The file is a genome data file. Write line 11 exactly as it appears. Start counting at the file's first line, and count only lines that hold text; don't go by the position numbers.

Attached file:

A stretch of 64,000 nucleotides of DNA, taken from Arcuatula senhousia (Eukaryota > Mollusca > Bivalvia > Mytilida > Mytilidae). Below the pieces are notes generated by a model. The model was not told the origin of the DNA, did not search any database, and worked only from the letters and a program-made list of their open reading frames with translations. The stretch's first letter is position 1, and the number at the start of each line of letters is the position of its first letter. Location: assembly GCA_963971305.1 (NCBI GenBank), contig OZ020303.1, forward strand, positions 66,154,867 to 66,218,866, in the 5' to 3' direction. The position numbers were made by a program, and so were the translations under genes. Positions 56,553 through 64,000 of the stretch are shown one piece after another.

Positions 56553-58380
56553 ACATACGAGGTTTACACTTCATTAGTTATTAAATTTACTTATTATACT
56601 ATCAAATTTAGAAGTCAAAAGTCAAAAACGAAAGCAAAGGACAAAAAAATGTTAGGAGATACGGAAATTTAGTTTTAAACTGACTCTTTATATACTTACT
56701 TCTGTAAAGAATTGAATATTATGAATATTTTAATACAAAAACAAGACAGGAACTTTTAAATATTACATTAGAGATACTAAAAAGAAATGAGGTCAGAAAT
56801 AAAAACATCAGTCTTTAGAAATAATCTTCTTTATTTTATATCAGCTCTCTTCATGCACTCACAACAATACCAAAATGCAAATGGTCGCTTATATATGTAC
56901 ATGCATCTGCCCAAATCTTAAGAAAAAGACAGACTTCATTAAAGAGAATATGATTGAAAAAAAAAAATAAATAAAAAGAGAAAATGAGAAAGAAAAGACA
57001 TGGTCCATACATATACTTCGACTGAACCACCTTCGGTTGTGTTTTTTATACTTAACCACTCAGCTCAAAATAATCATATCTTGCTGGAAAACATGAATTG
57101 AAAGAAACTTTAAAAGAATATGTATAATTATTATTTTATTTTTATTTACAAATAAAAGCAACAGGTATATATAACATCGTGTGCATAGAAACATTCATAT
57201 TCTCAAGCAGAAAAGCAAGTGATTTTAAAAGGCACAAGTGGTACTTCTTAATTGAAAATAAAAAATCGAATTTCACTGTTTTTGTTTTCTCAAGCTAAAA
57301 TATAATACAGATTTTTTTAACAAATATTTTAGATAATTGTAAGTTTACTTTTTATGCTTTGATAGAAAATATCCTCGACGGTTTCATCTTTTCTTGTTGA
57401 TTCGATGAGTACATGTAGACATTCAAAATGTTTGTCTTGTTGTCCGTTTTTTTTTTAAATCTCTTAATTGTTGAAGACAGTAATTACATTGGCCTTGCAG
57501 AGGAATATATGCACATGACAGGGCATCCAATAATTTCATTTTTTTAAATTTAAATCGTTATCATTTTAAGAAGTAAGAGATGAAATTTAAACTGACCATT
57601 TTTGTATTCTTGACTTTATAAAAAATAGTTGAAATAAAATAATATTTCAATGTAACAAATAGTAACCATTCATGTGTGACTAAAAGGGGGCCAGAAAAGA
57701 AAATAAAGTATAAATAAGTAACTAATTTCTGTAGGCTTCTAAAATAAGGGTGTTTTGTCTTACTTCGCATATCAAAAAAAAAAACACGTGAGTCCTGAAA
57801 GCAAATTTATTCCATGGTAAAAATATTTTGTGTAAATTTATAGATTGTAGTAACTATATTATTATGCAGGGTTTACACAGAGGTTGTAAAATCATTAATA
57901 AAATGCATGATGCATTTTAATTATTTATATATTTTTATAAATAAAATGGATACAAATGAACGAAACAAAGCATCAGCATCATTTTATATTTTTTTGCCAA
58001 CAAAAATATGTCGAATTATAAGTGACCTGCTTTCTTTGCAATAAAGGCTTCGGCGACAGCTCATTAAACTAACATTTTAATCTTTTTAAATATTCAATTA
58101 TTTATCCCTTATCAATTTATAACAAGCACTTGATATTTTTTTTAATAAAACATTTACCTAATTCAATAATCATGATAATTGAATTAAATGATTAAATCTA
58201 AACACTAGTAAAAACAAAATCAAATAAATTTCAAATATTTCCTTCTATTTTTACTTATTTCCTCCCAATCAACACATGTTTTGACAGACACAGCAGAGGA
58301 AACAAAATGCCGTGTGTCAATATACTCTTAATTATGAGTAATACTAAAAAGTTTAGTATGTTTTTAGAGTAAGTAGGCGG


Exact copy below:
57301 TATAATACAGATTTTTTTAACAAATATTTTAGATAATTGTAAGTTTACTTTTTATGCTTTGATAGAAAATATCCTCGACGGTTTCATCTTTTCTTGTTGA